Dyed and Gone to Heaven – An Online Magazine and Needlework Resource  

The CARON Collection is pleased to feature one of the outstanding shops who so ably provide stitchers with not only supplies but guidance, technical expertise, and inspiration. We hope you'll support your local shops and browse through our extensive SHOP LISTINGS to find a shop near you.

This month we take you to discover...
Witchery Stitchery of Mt. Horeb Wisconsin

If the name Witchery Stitchery sounds a bit weird for what one industry insider classifies as a "traditional needlework shop," consider this: it is located next to the Mount Horeb Mustard Museum, billed by its curator as, America's Favorite Condiment Museum. Across the street stands a favorite neighborhood institution, Schuberts, a family-style restaurant replete with all the trappings of an old- time soda fountain. Sitting on a stool at the counter, one feels like part of a scene right out of Frank Capra's celebrated film, It's a Wonderful Life. Aside from these attractions are a myriad of antique stores, a Scandinavian import shop and a Christmas shop, which lure visitors from far and wide. Moreover, this hamlet is densely populated with trolls...yes, trolls - those gnome-like creatures that appear throughout northern European folklore, beloved in particular by Norwegians. Once you enter the village proper, you encounter them just about everywhere. Now, how "traditional" can a needlework shop in such a town be - I ask you?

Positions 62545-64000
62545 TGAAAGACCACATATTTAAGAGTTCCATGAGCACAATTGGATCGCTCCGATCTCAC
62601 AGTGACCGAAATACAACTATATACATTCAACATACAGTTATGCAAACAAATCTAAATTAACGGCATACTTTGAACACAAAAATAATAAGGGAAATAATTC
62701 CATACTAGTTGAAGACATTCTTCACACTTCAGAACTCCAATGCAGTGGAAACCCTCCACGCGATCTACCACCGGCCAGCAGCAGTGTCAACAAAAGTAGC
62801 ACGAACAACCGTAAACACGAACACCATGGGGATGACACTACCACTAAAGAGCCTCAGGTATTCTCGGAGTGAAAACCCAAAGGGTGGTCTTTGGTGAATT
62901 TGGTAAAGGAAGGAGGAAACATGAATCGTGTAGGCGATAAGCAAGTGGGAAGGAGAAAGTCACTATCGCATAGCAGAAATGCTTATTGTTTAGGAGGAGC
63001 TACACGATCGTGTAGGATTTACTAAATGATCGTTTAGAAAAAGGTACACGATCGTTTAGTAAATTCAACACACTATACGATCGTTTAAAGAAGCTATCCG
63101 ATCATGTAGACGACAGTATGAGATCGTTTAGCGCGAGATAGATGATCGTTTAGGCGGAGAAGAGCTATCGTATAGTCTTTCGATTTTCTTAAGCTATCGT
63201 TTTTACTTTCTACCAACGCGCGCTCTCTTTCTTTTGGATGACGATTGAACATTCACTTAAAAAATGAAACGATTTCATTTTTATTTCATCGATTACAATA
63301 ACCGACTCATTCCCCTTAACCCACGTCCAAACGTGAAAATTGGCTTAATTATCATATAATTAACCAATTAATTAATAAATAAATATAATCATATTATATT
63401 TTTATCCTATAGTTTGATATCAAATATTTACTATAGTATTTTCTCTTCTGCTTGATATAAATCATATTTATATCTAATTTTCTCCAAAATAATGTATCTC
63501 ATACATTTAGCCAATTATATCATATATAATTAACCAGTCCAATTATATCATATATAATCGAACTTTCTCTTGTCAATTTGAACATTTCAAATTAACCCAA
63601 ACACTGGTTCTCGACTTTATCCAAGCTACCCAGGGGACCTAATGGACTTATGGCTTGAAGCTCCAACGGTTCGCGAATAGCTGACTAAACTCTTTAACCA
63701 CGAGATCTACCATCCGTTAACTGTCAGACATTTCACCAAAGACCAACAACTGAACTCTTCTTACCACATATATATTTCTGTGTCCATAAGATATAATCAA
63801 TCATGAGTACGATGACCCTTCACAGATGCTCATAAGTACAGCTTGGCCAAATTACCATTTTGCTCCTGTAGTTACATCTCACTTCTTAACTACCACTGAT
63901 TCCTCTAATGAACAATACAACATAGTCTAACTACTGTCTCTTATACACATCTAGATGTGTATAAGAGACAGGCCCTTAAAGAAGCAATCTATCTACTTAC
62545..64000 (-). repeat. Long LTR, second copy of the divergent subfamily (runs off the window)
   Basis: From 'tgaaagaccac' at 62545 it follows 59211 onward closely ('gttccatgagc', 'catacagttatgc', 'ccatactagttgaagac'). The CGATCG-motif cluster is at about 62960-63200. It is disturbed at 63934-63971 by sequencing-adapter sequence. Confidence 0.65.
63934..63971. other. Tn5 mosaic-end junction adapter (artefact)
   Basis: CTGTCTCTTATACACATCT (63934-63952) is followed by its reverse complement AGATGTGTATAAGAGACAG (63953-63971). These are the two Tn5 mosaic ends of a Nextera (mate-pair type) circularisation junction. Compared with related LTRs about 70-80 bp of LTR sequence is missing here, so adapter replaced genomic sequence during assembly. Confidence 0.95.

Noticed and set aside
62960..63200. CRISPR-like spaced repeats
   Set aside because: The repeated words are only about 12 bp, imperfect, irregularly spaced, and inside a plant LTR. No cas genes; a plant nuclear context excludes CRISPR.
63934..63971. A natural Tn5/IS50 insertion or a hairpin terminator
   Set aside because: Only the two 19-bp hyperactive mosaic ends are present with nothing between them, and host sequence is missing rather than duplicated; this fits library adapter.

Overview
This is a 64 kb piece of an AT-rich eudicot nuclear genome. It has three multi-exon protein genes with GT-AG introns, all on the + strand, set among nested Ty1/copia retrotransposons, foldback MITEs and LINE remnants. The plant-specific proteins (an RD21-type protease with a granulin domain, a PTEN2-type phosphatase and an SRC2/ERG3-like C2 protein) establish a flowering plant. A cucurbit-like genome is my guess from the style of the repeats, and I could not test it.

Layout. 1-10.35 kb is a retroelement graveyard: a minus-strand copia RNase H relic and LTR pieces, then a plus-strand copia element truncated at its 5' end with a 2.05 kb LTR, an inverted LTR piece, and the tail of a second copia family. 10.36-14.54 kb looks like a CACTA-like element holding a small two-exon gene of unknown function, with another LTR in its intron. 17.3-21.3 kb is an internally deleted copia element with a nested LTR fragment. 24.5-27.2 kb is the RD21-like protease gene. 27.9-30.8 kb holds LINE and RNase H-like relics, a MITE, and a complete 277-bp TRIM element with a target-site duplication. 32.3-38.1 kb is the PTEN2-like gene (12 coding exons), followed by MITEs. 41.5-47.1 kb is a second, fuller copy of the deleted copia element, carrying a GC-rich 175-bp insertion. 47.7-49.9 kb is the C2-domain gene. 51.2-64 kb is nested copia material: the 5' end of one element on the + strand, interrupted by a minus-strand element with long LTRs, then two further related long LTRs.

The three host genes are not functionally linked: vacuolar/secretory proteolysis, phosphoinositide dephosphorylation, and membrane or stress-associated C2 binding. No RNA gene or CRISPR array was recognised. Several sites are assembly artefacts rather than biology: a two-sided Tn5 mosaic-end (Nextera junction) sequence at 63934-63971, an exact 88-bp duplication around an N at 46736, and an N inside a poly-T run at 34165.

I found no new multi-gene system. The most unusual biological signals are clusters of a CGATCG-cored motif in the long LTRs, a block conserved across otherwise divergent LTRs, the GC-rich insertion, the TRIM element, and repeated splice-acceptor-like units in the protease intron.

Fortunately, Witchery Stitchery's owner, Mary Ellen Tennis and its manager, Delma Larson are real life people and also real life daughter and mother, respectively. The store has been located in downtown Mt. Horeb, 20 miles west of Madison, WI. for almost 25 years. Its founder, Marion Vilberg, stocked it with imported Scandinavian fibers and designs. The eccentric name was derived from Marion's pastime of handcrafting Norwegian kitchen witches, traditional symbols of good fortune for the home. When choosing a name, Marion and several co-workers brain stormed and in the ensuing maelstrom of ideas, the function of the business, "stitchery," was paired with an allusion to Marion's witch craft as "witchery." The following day it was the one contender everyone remembered. The staying power of the name has been borne out over time - surviving through 3 owners, a move and endless other changes.